In this month’s Dog Breed Corner, we lay out an extra-large welcome mat for the Saint Bernard! Check out the Saint Bernard’s origins, personality, trainability, grooming needs and more!
Quick Facts ✔
Height – 65 – 90 cm
Weight – 64 – 120kg
Lifespan – 8 – 10 years
Country of origin – Switzerland
Breed type – Working Dog
- Owners looking for a constant canine companion
- Families with children
- Owners looking for an indoor dog
Breed History ♜
The roots of the Saint Bernard breed stem from Switzerland over a millennium ago. However, it was in the 18th century, near the high-altitude Swiss-Italian border, that the breed earned its rep. The dog was kept and bred by monks who ran a hospice in the treacherous Saint Bernard Pass. Originally raised as guard dogs, the Saint Bernards soon began to join the monks on their alpine rescue missions. Before long, the monks realised their large frames, thick coats, keen noses, and loyal temperaments made them ideal rescue dogs. For countless travellers stranded by a snowstorm in the Pass, these dogs meant the difference between life and death.
During the early 19th century, England and Germany began to import the breed. It wasn’t until 1880 that the breed was officially recognised as the “Saint Bernard” by the Swiss Kennel Club.
Personality Traits & Trainability ★
At their best, the Saint Bernard is a living tribute to the term “gentle giant”. They are a calm, patient breed, and will remain loyal to a loving Owner ’til the very end. While a Saint Bernard puppy will whiz around your home like a furry pinball, an adult will usually maintain a calm and relaxed demeanour. They read emotional cues like they’re flash cards, and will make it their goal to cheer you up. They’re also attuned to the needs of children, and will gladly take on the role of “furry ward”. Just be careful with toddlers; the Saint Bernard can grow so large they may bowl over smaller humans by mistake!
All of this gentle sensitivity has a flip side, however. The Saint Bernard depends on constant companionship to feel loved and fulfilled. If they’re left on their own for a period of several hours or more, they’ll come to feel depressed or destructive. To ensure they don’t develop destructive habits, always leave them with a family member or Dog Sitter when you’re out.
Due to their bulk, the Saint Bernard doesn’t require the rigid exercise regime of the Border Collie or the German Shepherd. Having said that, you will need to take them for a good stroll every day to keep them healthy. Since they are working dogs at heart, they’ll be at their happiest if they’re pulling a pram, sled, or luggage. As an added bonus, you’ll get to enjoy a break from pushing or carrying something.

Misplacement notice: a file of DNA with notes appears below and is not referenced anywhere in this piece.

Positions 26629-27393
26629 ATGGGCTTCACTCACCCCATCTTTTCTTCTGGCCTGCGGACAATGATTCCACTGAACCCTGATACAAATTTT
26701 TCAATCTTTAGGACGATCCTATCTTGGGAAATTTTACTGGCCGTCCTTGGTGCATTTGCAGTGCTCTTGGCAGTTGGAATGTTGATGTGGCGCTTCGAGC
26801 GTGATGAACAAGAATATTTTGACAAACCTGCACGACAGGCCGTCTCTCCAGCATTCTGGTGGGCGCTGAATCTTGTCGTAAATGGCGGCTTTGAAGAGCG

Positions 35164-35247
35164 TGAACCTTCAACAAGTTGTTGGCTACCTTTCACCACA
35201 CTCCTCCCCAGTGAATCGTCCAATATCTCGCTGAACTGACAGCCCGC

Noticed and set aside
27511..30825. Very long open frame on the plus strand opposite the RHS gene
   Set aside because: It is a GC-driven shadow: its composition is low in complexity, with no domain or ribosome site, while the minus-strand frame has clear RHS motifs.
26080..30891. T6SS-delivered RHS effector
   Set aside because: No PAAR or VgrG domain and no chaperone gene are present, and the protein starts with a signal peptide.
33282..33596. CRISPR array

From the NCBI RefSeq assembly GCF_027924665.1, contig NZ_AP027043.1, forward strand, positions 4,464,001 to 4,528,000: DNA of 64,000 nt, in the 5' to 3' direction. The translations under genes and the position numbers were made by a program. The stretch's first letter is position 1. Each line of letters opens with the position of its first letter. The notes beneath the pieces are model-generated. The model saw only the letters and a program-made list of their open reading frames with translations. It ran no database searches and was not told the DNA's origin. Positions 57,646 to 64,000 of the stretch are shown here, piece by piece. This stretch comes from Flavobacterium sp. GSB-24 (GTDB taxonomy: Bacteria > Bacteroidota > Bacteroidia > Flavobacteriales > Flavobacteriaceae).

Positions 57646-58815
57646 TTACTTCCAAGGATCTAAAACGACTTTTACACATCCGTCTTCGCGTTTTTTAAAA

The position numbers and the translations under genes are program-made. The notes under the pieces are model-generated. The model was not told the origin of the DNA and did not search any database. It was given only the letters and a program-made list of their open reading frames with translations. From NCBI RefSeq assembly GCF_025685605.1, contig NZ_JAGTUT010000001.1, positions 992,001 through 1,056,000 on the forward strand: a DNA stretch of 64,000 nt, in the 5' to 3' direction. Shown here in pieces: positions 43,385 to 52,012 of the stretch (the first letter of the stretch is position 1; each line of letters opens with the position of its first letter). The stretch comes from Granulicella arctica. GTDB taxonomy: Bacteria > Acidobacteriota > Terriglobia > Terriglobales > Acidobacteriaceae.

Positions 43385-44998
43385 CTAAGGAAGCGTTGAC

When it comes to training, the Saint Bernard responds best to praise and motivation. In other words, keep those treats handy when you’re teaching them to sit!
Living Conditions ⌂
While the Saint Bernard doesn’t require a large amount of space to roam, they do occupy a large amount of space. As such, they can come to feel cramped and agitated in more confined quarters.
Conversely, the Saint Bernard is not an outdoor dog. The prospect of being left on their own in a sprawling backyard is not their idea of a good day. For optimum results, skip the yard and give your Bernie a spacious living room.
They will also struggle in warmer weather. If you live in a hotter climate, you’ll need to keep the A.C. blasting lest your Bernie overheat.
There are few dog breeds around that produce as much slobber as the Saint Bernard. Thanks to their winter heritage, they’re also heavy shedders. You can expect a “mass shedding” twice a year, but will also find clumps of hair on a regular basis. Hey, look on the bright side: come winter time, you’ll be living with a giant hot water bottle!
Fun Fact ♥
These days, Saint Bernards no longer work as rescue dogs in the Swiss-Italian alps. However, over the three hundred years in which they served, they were responsible for saving over 2,000 lost travellers. During this era, Saint Bernards would carry a small keg of wine around their neck. This wine would sustain those in need until the monks could arrive to whisk them back to the hospice.